Soon we can rename the system Bay Area Standing Transit.

In 1970, when BART was being completed, the population of the nine counties comprising the San Francisco Bay Area was around 4.6 million; as of 2006 we were a crowded 7.1 million.

Back during the construction period, downtown San Francisco's Market Street was torn up for years with noise and dirt. The BART media folks assured the public that a glorious future transit lay ahead and would be worth all the mess and trouble.

To demonstrate its modernity, the first cars had no grabber bars on the ceiling for standing passengers, because there would be seats for everyone on the automated BART system! No one would ever have to stand, so bars would be unnecessary.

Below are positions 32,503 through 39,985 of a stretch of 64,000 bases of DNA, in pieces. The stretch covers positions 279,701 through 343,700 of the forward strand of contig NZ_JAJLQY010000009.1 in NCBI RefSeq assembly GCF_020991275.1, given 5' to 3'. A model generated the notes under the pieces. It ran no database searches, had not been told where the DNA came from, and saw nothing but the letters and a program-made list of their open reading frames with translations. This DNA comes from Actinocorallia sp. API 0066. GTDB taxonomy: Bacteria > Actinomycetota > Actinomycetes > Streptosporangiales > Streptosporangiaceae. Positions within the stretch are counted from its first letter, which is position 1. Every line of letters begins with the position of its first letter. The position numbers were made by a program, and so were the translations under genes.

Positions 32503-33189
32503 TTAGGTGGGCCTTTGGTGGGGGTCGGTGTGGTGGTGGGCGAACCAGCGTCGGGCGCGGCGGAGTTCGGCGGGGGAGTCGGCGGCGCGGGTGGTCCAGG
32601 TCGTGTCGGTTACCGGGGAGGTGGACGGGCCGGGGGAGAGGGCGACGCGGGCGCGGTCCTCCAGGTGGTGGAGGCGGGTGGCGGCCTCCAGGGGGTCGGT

What were those engineers smoking? These days, riders accept sardine conditions as normal.

Supporters warn that without high-speed rail, California would need to build 3,000 new miles of highway lanes, 60 new airline gates and five more runways to meet the transportation needs created by the state population growing from 35 million to 48 million over the next 25 years. [Bullet train likely chugging to derailment, by Greg Lucas, San Francisco Chronicle, January 26, 2006]

A major argument against the bullet train: the prohibitive price tag. The state is up to its eyeballs in debt ($17 billion at last count), courtesy of Gov. Schwarzenegger who has borrowed up a storm. He sailed into office during the 2003 Recall election as the movie-star fiscal-reform candidate who would clean up Gray Davis' financial mess. It hasn't worked out that way.